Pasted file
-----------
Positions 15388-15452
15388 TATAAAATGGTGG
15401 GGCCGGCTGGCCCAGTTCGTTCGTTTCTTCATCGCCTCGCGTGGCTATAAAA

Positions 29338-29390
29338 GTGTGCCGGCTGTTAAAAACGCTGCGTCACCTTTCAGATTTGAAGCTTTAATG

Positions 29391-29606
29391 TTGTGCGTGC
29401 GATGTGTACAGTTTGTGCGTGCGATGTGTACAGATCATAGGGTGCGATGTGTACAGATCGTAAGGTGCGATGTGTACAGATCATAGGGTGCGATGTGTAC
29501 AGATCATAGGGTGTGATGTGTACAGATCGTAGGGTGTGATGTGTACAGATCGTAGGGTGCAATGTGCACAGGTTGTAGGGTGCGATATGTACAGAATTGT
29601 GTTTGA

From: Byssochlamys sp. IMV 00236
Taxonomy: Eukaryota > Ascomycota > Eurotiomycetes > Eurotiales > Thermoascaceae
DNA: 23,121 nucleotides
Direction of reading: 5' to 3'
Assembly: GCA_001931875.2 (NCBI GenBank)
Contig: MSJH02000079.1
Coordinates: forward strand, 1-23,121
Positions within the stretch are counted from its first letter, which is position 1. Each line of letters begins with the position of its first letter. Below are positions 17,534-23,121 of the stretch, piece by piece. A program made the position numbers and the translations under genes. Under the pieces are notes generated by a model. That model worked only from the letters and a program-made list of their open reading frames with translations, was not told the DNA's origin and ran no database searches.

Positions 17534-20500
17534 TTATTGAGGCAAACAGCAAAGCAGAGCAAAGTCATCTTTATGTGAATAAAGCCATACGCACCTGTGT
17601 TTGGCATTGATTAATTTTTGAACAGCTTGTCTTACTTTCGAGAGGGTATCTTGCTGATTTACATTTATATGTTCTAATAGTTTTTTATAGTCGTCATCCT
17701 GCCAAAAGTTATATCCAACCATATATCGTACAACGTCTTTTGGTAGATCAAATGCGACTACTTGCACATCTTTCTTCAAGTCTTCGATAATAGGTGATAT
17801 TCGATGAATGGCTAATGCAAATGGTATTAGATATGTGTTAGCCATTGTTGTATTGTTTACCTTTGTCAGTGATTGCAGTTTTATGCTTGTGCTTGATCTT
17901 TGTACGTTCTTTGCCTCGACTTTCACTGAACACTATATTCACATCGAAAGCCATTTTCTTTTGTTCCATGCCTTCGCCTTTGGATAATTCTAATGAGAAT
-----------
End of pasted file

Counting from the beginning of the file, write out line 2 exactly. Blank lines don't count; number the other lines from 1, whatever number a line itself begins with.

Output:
15388 TATAAAATGGTGG